If you’ve been to the Zoo this season, you’ve likely noticed some improvements and new friends in our Outback Yard. We still have our three Eastern Gray kangaroos- Harley, Andre, and Nigel. We also have our emu, Penelope in with them! We’re so excited to debut our three new, male Bennett’s wallabies this season as well. If you’ve been lucky you might’ve spotted the most recent addition – a sulcata tortoise! What was once two separate yards for kangaroos and emu, has now become an expanded Outback yard with four different species! Have you ever wondered how zoos are able to have mixed-species exhibits (exhibits with multiple different types of animals!) or what all goes into setting them up? Well, here’s a sneak-peak at some of the things that your Zoo has done to get these new animal friends happy and healthy on exhibit for you to see and learn about!
What goes into acquiring animals from other zoos? A lot of planning! Zoos are in constant communication with one another in order to make sure that each facility’s collections are representative of their mission and goals. Also, zoos and aquariums that are accredited by the AZA (Association of Zoos and Aquariums), often team up to save species through SSP Programs. SSP stands for Species Survival Plan©. They are plans to help ensure that populations of animals that are being managed by zoos and aquariums have high genetic diversity and to help conserve their wild counterparts. Basically, it’s like online dating but for zoo animals, but instead of matching based on personality traits, it matches animals up based on their genetics! Our Bennett’s wallabies, Cedar, Huey, and Boomer, came to us based on the SSP’s recommendation as a holding facility.
Those of you that have been coming to the Zoo for many years (first of all, thank you for being loyal supporters!), may have noticed that the Emu yard and Kangaroo yard were merged into one new Outback yard. Keepers and Facilities staff worked hard to ready the yard and make sure it was safe for all the species that were being introduced. Keepers had to take into consideration the adaptations of the new animals and if there are any potential hazards or escape risks for these new friends. Lots of time and effort went into making their new home safe and comfortable for everyone!
Exploring Their New Homes
When an animal is moved, keepers must make sure that the animals are acclimated to everything in the exhibit before they start introducing new animals. Our emu, Penelope, moved into the new Outback yard, and he did very well acclimating to his new yard- even with the guest walkways and barriers he had never experienced before. After just a few hours, Penelope was navigating his new home like he had lived there his whole life! Our new wallabies were just as happy with their new accommodations. They zoomed around on the grass and explored the whole exhibit. For the first few weeks, keepers left every door to their behind-the-scenes areas open, just so they could continue getting to know their new homes and choose to be in any area they wanted to while they were getting used to seeing brand-new faces every day and being in a brand-new space!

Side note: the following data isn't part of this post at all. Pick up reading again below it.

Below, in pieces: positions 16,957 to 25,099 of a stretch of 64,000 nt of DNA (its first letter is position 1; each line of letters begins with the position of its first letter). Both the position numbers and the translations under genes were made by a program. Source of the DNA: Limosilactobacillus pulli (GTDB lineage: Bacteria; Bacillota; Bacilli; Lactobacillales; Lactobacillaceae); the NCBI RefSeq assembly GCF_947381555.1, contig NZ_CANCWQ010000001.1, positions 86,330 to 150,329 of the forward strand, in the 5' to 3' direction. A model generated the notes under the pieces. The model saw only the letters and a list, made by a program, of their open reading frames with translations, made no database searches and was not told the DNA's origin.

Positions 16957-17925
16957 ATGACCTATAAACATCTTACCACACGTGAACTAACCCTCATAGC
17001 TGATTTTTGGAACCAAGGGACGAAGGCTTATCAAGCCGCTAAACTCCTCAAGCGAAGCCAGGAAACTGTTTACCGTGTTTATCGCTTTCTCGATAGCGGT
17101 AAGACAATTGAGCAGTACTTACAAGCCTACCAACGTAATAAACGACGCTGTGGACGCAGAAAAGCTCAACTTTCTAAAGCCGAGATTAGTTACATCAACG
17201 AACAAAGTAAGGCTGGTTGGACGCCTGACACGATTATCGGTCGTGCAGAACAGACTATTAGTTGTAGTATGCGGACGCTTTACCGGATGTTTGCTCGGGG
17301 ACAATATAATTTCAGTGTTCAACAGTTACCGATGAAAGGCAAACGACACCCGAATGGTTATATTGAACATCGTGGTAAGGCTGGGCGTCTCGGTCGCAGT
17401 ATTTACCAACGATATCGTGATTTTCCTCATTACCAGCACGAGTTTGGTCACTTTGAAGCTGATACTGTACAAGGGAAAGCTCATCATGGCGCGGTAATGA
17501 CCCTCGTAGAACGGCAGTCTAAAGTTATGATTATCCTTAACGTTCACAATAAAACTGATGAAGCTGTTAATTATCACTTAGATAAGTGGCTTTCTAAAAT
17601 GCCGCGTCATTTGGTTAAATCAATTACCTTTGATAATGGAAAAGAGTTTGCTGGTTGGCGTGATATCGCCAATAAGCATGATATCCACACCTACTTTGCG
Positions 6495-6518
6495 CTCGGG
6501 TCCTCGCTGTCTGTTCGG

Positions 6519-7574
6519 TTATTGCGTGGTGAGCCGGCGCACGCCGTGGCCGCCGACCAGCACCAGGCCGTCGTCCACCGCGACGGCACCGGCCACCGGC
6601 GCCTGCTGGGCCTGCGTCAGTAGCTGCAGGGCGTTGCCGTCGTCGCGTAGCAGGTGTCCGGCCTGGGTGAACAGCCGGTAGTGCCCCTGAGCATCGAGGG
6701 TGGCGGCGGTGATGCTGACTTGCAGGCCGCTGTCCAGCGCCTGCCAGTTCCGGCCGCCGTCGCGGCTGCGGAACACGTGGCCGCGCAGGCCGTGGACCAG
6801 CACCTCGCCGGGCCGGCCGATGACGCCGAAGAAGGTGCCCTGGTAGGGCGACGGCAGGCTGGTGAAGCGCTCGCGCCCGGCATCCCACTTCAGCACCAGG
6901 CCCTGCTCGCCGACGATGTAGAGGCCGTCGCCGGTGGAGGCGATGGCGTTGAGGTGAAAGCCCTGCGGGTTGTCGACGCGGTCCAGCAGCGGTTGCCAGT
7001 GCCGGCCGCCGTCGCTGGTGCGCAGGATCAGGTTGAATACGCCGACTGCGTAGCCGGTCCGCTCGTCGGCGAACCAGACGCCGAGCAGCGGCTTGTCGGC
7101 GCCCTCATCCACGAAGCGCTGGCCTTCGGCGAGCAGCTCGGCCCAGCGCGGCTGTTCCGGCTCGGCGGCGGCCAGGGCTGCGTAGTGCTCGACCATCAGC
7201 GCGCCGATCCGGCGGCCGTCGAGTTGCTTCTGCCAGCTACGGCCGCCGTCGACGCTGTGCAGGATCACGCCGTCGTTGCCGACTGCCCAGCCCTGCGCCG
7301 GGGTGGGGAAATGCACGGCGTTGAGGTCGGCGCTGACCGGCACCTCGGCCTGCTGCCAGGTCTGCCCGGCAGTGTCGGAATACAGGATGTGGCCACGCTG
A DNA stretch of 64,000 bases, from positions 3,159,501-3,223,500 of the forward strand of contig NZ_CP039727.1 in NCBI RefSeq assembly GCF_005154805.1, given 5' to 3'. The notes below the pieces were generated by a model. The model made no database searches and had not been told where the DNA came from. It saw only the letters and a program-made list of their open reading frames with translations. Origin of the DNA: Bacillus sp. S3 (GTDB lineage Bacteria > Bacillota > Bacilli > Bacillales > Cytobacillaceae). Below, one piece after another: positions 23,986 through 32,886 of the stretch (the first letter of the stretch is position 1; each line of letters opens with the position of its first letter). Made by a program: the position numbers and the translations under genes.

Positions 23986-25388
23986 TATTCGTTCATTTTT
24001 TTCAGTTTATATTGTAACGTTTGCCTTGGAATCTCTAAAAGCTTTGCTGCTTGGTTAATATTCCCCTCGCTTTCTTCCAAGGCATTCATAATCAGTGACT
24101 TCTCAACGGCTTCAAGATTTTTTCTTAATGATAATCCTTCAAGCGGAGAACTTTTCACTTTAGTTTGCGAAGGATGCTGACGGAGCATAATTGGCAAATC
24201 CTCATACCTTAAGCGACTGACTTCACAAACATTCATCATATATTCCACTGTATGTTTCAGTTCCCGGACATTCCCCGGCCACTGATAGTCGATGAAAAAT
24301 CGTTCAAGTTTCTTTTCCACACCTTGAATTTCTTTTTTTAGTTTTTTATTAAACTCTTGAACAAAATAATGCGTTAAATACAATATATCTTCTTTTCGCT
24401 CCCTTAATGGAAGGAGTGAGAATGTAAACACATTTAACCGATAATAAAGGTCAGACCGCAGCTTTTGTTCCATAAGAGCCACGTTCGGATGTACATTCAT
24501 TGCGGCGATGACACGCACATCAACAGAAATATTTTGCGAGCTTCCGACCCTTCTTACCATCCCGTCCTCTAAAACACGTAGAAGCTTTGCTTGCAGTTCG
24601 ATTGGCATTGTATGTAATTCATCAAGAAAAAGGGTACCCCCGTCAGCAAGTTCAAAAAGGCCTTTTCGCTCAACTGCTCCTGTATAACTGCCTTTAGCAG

Each new animal at the zoo has a quarantine period in order to ensure their health and the safety of our existing collection. It also gives them time to acclimate to their new surroundings! After they’ve gotten a clean bill of health from our vet, then they move over to their permanent home! Our wallabies and tortoise were quarantined in a different part of the zoo from the Outback that is behind-the-scenes. Our keepers moved each new animal over to the Outback one at a time in an appropriate crate. Once they had been in the new exhibits by themselves, the keepers gave them visual access to one another (meaning they could see each other but not touch them!). Once every animal seemed comfortable with encounters through a barrier, keepers gave them access to one another, which was supervised. Each supervised session got longer each day as long as the animals all seemed comfortable, until the animals could spend unsupervised time together! Our Outback animals really had no issues with their new homes and neighbors throughout this whole process, which was exactly what we had hoped for!
Mixed-species exhibits are great for many reasons: they help to maximize guest experience by allowing more animals to be exhibited and learned about; they are a more naturalistic set-up for the animals; and it helps keep the animals socially, mentally, and physically stimulated! We are beyond thrilled to be able to share our modified Outback exhibit with our community this season, and to give you a sneak peek on how it all came to be! All of the animals in the Outback can’t wait to meet you!